Everyone who deals in the textile industry has heard about DTG or digital printing. Most of the industry is well aware of the screen printing process, which is a key printing process for the garment industry. Our goal highlights the key differences between direct to garment printing vs screen printing, so you can choose the right printing methods for your needs.
Let’s understand the key differences between direct to garment printing vs screen printing, the pros, and cons of each. How each one works and also where you use each application and why it is better than the other.
1. Traditional Method for Printing on Textiles
It’s been around for a long time invented by the Chinese at some point in time. As the name suggests a screen or stencil is used as the barrier to transfer the inks on the desired area of the garment.
The screen or stencil of the intended design has to be prepared in advance. The screen printing process can use only one color at a time. To print multicolor designs one has to print with multiple screens using color separations.
2. Utilizes – Squeegee a Screen and Stencil
A squeegee a screen and stencil have a mesh stretched over a frame which is your screen then create a stencil on that screen then get ink in the squeegee and push the ink through the stencil onto the t-shirt to create the image on the shirt.
3. Water Based or Plastisol Inks
In the simplest level of how screen cream works it utilizes water-based or plastisol inks. Which the name suggests water based are based on water. They contain water and as that water evaporates they cure and view themselves into the shirt plaster. So inks they require heat to get the plasticizers to a certain temperature which then they cross-linked and then cure.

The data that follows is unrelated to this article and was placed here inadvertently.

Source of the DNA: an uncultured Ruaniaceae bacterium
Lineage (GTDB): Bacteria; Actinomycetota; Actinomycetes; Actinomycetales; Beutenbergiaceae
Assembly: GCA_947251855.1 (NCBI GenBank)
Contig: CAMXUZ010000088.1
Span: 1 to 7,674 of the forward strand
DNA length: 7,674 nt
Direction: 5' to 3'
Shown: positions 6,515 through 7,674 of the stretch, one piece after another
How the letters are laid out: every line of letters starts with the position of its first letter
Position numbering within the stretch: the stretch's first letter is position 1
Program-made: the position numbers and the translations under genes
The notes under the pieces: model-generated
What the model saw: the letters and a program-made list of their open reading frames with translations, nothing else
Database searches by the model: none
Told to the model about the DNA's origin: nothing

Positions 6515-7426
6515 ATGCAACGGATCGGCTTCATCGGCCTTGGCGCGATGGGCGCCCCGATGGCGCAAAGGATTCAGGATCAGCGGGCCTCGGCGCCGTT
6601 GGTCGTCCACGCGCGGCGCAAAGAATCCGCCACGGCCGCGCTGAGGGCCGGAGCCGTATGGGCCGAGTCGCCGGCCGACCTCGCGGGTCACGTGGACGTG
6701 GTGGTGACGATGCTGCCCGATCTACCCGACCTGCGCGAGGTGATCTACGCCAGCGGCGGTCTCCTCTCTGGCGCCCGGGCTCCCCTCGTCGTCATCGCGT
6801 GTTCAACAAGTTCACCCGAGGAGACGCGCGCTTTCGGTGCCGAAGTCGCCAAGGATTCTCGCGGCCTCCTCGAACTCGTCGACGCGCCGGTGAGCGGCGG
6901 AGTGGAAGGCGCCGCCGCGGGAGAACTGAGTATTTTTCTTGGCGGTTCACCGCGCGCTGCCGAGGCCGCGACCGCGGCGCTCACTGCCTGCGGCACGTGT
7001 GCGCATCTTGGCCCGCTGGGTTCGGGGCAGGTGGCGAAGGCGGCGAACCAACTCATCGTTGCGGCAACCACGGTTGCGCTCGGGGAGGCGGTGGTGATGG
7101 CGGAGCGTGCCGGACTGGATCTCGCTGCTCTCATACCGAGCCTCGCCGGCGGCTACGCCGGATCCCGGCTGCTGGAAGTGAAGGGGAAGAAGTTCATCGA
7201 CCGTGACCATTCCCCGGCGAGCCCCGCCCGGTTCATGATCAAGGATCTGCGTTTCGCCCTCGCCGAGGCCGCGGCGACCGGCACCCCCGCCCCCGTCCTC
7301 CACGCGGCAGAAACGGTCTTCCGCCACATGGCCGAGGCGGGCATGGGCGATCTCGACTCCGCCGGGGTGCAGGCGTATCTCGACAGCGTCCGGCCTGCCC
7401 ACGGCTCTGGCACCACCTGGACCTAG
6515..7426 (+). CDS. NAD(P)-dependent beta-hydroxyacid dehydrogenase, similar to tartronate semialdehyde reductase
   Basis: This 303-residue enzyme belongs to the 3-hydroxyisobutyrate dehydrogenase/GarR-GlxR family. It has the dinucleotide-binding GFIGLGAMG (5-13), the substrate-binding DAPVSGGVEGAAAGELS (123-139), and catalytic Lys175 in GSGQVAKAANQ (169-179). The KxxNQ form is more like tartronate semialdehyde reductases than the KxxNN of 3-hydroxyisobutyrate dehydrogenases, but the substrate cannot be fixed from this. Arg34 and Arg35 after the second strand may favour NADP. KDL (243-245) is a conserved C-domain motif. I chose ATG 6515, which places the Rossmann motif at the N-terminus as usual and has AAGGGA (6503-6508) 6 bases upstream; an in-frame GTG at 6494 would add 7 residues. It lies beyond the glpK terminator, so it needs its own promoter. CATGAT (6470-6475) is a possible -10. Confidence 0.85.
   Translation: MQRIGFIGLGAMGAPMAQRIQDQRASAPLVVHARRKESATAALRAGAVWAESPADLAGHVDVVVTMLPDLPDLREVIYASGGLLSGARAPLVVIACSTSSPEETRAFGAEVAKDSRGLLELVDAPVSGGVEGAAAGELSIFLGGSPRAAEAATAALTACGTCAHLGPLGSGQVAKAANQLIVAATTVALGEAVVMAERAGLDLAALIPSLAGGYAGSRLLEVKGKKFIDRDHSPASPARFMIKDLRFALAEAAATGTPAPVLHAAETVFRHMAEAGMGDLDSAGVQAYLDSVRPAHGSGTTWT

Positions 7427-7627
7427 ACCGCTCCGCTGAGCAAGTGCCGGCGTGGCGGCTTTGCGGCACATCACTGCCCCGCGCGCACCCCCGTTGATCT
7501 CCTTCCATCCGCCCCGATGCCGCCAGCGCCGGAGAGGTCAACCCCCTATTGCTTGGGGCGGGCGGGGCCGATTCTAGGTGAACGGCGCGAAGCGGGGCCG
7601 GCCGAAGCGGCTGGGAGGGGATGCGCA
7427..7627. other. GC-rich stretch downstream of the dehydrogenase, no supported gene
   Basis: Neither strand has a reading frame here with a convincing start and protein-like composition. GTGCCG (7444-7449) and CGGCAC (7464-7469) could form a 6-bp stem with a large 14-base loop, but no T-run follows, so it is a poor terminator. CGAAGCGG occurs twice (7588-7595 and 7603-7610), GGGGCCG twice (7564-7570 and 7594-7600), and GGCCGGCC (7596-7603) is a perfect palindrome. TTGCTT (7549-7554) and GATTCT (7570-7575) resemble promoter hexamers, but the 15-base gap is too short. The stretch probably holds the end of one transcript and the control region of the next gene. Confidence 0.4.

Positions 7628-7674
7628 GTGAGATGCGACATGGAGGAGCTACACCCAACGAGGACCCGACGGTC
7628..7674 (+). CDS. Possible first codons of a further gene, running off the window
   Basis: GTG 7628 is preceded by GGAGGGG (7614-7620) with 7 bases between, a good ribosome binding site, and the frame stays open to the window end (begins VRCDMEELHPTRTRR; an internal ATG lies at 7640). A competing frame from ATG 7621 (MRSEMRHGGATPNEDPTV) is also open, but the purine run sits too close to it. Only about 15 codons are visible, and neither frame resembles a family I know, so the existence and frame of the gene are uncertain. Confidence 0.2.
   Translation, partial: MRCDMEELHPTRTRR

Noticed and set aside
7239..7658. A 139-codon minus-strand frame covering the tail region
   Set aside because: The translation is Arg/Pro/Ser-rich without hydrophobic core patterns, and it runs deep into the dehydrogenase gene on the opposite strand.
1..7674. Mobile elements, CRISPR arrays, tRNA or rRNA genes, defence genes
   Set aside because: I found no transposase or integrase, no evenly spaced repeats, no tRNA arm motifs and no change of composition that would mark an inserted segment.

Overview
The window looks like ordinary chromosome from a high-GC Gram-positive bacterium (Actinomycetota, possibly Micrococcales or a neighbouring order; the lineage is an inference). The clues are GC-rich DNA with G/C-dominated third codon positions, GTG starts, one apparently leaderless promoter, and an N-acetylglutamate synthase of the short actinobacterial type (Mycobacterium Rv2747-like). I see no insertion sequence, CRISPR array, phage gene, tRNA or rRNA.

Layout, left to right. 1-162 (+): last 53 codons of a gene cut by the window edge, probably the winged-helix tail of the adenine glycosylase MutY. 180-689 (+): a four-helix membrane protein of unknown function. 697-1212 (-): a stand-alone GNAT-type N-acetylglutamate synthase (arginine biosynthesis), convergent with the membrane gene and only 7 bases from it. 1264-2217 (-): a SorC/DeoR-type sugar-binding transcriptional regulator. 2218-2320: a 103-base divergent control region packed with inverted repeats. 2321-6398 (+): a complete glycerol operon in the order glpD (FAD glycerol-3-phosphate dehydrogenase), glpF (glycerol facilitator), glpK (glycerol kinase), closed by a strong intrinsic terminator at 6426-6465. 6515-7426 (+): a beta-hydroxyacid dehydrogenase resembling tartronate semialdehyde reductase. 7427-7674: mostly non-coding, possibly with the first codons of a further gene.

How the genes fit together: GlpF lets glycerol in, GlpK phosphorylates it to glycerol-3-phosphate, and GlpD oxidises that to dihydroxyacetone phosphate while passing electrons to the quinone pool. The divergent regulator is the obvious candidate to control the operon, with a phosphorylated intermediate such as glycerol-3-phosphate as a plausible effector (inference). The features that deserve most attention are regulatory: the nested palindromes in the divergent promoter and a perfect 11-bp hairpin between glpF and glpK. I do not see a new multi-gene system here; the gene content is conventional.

Direct-to-Garment Digital Printing
1. Recent Technology
It’s a relatively recent technology. While it has been around for almost two decades, it is commercialized only in last 7-8 years.
2. Utilizes an Inkjet Printer, Modified for Textiles
Utilizes an inkjet printer, modified for textiles which are basically at the simplest level the same as your inkjet printer at home Instead of printing on paper it prints onto t-shirts.
3. Specially Formulated Ink
DTG printers use specially formulated ink that fixes with textiles. Your standard inks from your printer at home wouldn’t do that so. DTG printers offer white ink as well which is a bit special so far as inkjet printers go.
This ink can print on dark colored garments to provide a white base. If you just print the cyan magenta yellow and black inks they wouldn’t show up on a dark colored garment. So that’s what you needed to create a white ink to print down first as the base and they print the colors then over the top of that.
Pros – Screen Printing
1. Best Quality Print for Longevity and Vibrancy of Color
It lasts a long time. Your screen print should last as long as you’re a t-shirt. You may get a little bit of cracking over time but when it comes down to it, it should last forever.
2. Only Retail Quality Option
Your only retail quality option, you go into any store and most of the t-shirts there will be screen-printed. So instead of screen printing sometimes they’re done with digital technology like a transfer or something and applied to the shirts. But the major majority of t-shirts are screen printed that you’d buy from a shop.
3. Low Cost for Larger Runs
You get a lower cost for the larger run so as the volume increases the costs come down which is standard business practice. With most things, the larger runs people do in the shop and charge less and less for them.
4. Ability to Print Specialty Finishes